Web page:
How to copy data from backup or data files to new SQL installation?
I have(had) an old Win2k Server server with about 30 web site databases
(SQL 2000) that just went under due to hardware problems. Thankfully, I
have backups of all the databases plus the MDF and LDF files from the
I want to move all of these sites and their data to a newer server
(Win2003) running SQL2000.
What's the best way to copy the database from the old server hard drive
(now mounted as an extrnal drive to a local machine; I'm currently
FTPing all of the web site directories from it to the new server)?
Just upload the original data to the new server and then mount the MDF
and LDF files within the new SQL server? Or do I restore the backup
files in the new SQL2000?
All of my previous data migrations have been DTS operations from one
live server to another, so no experience with either of the above
scenarios. I'll certainly have a lot more experience at one of them by
the time this weekend is through.
Thanks for any help you can offer.
Re: How to copy data from backup or data files to new SQL installation?
Byron (email@example.com) writes:
> I have(had) an old Win2k Server server with about 30 web site databases
> (SQL 2000) that just went under due to hardware problems. Thankfully, I
> have backups of all the databases plus the MDF and LDF files from the
> hard drive.
> I want to move all of these sites and their data to a newer server
> (Win2003) running SQL2000.
> What's the best way to copy the database from the old server hard drive
> (now mounted as an extrnal drive to a local machine; I'm currently
> FTPing all of the web site directories from it to the new server)?
> Just upload the original data to the new server and then mount the MDF
> and LDF files within the new SQL server? Or do I restore the backup
> files in the new SQL2000?
There are two ways to go:
1) Copy the MDF and LDF files to the local disk of the new server,
and use sp_attach_db to attch them. (You can also do this from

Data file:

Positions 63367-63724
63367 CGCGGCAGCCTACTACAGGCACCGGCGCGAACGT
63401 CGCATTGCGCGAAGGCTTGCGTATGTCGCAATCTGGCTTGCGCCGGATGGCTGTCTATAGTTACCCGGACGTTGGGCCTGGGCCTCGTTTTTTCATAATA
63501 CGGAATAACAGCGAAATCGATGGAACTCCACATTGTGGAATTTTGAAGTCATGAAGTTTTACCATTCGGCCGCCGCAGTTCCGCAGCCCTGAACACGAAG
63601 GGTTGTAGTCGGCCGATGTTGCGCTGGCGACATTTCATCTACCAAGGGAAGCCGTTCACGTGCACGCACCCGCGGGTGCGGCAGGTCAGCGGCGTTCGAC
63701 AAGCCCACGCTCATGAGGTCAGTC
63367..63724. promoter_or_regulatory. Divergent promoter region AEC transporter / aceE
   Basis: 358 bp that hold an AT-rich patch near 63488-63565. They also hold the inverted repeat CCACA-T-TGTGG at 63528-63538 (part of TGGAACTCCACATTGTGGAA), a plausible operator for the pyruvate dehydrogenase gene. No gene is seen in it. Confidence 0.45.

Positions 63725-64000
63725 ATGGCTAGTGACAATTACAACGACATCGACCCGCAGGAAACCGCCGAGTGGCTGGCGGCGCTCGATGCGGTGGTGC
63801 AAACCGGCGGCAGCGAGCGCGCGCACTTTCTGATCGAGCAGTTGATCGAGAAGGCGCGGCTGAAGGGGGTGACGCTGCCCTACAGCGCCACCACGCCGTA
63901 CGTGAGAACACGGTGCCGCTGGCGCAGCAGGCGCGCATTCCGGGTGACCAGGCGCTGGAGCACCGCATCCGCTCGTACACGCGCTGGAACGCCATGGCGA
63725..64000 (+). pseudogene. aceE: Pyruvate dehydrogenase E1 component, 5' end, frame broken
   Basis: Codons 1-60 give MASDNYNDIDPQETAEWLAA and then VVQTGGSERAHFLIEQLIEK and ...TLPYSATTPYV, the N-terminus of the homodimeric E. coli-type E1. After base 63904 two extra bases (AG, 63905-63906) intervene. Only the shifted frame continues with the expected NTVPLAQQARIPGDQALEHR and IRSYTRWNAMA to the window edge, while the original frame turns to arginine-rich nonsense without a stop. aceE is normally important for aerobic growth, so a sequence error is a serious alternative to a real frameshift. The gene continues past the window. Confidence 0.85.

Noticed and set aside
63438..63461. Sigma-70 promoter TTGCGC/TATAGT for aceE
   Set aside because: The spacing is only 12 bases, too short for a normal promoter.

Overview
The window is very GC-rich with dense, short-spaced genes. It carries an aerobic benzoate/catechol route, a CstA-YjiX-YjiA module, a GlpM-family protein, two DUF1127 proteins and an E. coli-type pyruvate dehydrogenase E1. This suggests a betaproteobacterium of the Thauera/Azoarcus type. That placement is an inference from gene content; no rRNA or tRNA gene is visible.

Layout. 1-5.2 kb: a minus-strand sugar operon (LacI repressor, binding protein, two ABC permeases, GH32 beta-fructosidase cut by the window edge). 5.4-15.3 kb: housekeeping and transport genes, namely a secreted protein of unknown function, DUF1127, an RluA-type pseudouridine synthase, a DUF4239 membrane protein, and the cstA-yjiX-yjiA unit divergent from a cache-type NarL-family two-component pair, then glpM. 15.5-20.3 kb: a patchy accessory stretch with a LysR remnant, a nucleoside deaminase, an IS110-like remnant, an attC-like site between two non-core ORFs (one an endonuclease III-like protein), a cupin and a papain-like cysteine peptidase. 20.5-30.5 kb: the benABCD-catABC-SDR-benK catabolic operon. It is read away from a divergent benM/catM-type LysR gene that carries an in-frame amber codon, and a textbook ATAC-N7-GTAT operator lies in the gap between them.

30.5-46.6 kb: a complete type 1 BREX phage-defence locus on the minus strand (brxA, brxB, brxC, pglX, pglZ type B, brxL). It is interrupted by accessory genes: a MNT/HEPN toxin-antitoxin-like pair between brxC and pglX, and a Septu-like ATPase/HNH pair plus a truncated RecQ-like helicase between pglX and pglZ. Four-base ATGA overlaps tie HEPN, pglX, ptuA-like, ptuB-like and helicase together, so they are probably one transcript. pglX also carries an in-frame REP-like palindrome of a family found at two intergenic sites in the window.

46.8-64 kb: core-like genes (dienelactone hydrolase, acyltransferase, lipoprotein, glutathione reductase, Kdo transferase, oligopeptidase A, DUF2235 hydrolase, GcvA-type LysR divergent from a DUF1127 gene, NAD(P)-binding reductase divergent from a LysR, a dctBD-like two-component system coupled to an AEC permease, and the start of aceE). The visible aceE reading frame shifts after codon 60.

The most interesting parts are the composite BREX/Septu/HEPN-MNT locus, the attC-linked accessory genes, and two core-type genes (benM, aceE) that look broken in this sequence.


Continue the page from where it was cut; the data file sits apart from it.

Enterprise Manager, but since you have about 30 databases, it
much better to do this from a query window, as you can write a
script, so that you can see exactly what you are about to do.)
2) Restore the backup files. Again, I recommend doing this from a
script. Note that you don't have to create the database in advance.
This is a little more laboursome, since you need to know the
logical name of the database files. These can be retrieved with
RESTORE FILELISTONLY. If all databases are created in the same
way, you may be able to guess the names.
Since you have had hardware problems, I would recommend that you are
prepared to go both ways. The MDF/LDF are likely to be fresher than
the backups (but you know when you took the backups). I'm a little
nervous, though, that if the server crashed the last thing it did,
that the file maybe damaged. But if you have both MDF and LDF, you
should be safe. And, oh, keep an eye for NDF files, that is secondary
data files, in case you have any.
Once you have the databases in place, you still have to sort out logins
and users. I assume that you readd logins to the new servers in some
way. In each database, there are a couple of users, and typically the
login "joe" mapped to the login "joe" on the old server. When you
restore the database on the new server, all this will be broken, so
that the login "joe" maps to the user "anne", and some users do not
map at all. The procedure sp_change_users_login can be used for this.
Erland Sommarskog, SQL Server MVP, firstname.lastname@example.org
Books Online for SQL Server 2005 at
Books Online for SQL Server 2000 at
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